The new top of range gaming console from Microsoft, the Xbox Series X (Xbox from now on), is a real statement when it comes to design. It's sleek, simple and elegant on the outside, a real powerhouse in the inside. It may not fit in your existing gaming or TV cabinet but you will want to make space for it. This is because the new model measures at 15.1 cm x 15.1 cm x 30.1 cm (yeah, that's a rectangular cuboid). You can set it on its base or sideways (thanks to rubber pads on one of its sides).
On the top (or side, depending on how you fit it) you will see holes for airflow, with a super quiet fan underneath, so make sure to have plenty of space for hot air to escape while using your console - because it will need it.
There are so many things to experience with the new Xbox - the size and shape is just the beginning. Let's start at ports and connectivity - in the back of the Xbox Series X you will find an HDMI 2.1 port, three USB 3.1 ports and an ethernet adapter - which to my surprise supports up to gigabit speeds. In terms of connectivity, it also supports 802.11ac wireless network (which is good but I always prefer to use ethernet for more stable, interference-free connections).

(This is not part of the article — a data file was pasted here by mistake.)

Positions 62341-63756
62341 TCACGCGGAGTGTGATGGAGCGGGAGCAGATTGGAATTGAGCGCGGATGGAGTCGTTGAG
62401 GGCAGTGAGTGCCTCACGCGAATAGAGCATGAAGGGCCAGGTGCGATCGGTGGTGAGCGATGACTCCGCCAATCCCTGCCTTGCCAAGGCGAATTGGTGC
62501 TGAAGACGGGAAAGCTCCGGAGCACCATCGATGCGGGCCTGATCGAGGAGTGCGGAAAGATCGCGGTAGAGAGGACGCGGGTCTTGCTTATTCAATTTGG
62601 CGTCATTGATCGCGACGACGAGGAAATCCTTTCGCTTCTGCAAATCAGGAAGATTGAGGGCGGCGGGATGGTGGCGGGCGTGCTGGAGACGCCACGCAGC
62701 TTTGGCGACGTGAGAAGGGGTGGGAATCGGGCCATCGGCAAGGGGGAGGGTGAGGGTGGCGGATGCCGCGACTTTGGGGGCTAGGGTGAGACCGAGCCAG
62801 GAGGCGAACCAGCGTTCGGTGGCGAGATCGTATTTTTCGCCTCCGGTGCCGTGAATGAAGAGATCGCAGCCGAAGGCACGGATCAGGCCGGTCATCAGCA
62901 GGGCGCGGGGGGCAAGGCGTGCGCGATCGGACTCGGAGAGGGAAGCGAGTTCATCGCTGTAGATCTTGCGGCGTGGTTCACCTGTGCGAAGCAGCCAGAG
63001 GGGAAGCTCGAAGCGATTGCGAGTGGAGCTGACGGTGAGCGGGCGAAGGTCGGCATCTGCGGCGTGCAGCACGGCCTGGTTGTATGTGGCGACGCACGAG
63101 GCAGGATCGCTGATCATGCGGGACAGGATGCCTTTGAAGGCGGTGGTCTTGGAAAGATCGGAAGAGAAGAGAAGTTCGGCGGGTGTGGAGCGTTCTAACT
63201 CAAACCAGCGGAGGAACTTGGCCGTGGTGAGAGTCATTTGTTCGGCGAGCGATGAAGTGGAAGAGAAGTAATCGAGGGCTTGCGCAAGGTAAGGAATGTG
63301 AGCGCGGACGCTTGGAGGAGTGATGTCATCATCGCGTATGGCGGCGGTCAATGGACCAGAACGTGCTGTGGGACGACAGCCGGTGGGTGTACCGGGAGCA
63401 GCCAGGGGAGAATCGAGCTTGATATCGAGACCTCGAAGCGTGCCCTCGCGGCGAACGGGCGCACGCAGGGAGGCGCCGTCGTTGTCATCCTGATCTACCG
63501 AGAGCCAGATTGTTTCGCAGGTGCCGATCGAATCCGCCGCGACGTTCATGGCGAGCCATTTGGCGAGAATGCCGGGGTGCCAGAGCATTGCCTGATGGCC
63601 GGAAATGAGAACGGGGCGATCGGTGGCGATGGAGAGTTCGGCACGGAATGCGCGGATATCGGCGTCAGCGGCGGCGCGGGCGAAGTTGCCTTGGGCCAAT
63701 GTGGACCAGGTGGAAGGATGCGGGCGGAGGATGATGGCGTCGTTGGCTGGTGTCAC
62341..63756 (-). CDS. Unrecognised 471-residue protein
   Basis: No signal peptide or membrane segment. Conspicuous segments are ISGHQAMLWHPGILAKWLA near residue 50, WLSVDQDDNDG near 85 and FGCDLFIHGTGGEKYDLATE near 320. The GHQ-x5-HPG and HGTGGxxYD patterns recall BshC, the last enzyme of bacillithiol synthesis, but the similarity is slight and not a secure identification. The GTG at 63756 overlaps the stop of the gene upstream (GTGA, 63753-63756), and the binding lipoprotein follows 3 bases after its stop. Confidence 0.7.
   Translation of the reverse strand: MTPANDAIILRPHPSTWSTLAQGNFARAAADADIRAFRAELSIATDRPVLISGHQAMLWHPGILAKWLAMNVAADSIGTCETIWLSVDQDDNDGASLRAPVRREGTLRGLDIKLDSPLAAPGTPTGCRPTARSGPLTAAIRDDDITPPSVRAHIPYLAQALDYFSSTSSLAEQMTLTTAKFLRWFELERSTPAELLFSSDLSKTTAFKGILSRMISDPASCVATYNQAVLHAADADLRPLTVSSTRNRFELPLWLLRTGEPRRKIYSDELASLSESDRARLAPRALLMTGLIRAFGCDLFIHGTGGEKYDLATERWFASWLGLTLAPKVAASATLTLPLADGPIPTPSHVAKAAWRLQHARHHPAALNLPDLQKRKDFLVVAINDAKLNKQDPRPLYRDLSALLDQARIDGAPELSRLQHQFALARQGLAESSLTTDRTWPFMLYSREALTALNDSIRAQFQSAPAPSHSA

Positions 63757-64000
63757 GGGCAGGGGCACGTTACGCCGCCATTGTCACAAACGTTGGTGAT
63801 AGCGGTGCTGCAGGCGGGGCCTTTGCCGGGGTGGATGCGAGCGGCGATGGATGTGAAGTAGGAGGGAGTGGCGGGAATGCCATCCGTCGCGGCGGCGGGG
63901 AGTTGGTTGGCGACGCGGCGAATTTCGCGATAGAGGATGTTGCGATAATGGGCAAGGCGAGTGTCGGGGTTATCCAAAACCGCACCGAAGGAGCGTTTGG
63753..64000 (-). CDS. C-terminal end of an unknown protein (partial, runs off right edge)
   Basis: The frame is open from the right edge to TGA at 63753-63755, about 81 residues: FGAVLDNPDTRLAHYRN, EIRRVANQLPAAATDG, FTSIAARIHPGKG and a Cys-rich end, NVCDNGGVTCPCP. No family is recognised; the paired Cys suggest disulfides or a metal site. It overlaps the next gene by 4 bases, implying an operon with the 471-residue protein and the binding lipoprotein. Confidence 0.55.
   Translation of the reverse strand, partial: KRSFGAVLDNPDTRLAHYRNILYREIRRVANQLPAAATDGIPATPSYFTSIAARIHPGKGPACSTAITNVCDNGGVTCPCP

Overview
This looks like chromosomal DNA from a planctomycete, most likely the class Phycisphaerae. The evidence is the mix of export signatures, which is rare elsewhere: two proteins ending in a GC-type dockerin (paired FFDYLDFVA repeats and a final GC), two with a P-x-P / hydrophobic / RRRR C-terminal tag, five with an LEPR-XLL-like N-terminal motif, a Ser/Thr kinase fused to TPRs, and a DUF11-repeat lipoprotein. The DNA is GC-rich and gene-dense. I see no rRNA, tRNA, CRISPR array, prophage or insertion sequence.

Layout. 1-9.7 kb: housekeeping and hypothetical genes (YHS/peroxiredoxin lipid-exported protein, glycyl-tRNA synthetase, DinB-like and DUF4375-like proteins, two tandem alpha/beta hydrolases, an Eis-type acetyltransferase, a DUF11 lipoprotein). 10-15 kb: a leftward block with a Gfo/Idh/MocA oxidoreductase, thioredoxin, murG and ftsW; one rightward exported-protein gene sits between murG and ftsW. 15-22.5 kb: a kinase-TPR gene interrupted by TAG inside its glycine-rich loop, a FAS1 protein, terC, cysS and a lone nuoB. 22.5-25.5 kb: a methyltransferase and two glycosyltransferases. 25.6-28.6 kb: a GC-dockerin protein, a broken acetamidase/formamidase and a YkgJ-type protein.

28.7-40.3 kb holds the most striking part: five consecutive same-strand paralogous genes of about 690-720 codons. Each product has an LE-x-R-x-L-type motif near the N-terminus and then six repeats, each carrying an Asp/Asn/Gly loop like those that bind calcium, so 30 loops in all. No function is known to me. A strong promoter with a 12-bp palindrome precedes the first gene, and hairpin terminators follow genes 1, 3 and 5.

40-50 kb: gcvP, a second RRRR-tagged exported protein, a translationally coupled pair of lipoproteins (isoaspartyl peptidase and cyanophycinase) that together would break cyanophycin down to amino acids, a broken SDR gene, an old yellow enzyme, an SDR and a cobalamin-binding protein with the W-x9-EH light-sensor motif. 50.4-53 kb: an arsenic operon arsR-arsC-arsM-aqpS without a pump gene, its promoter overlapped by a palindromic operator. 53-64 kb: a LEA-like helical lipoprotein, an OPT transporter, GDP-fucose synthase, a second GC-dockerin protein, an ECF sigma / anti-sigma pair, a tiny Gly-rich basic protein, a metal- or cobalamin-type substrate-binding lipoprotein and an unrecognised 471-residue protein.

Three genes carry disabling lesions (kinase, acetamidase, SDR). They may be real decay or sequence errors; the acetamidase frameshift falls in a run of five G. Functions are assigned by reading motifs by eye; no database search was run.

I have plugged the Xbox Series X to a Panasonic HZ1000 OLED TV - with 4K and HDR10 support - for testing. Setup was a breeze and I recommend using the Xbox mobile app to help the process. You will see a code on the screen, log into the app and use that code to link the Xbox to your Microsoft account (and I recommend you use the Microsoft Authenticator with your Microsoft and Office 365 accounts so you can have passwordless login too).
Once this is done you are ready to play. For this testing, I received an Xbox Games Pass. That's a sweet deal as you pay a monthly (or annual) subscription and get access to a huge number of games. Those games rotate and some come in and some go out but there's always something interesting (and I mean it, it's a huge list of games). Anyway, I also had a few games from my Windows PC account (including State of Decay) available to install through the store.
Store you will also give you access to other entertainment apps - including Netflix, Spotify, Amazon Prime Video, TVNZ On Demand, YouTube, Plex and Kodi. These plus the option to rent or purchase streaming movies make the Xbox a full entertainment system. But if streaming is not your thing, the Xbox can also play DVD, Blu-ray and 4K HD Blu-ray discs (the system will offer to download the media player the first time you insert one of those into the optical disc slot).
You seriously wouldn't need another box to keep the family entertained unless you had some specific requirements - for instance, an app not available here such as Spark Sport.
The Xbox will work with any TV that supports HDMI but paired with a good TV you are in for some treat in terms of picture - and sound. OLED technology is known for having good picture thanks to well defined black and greys and the Panasonic HZ1000 is great. With 4K resolution and HDR support, some games are just stunning on the screen.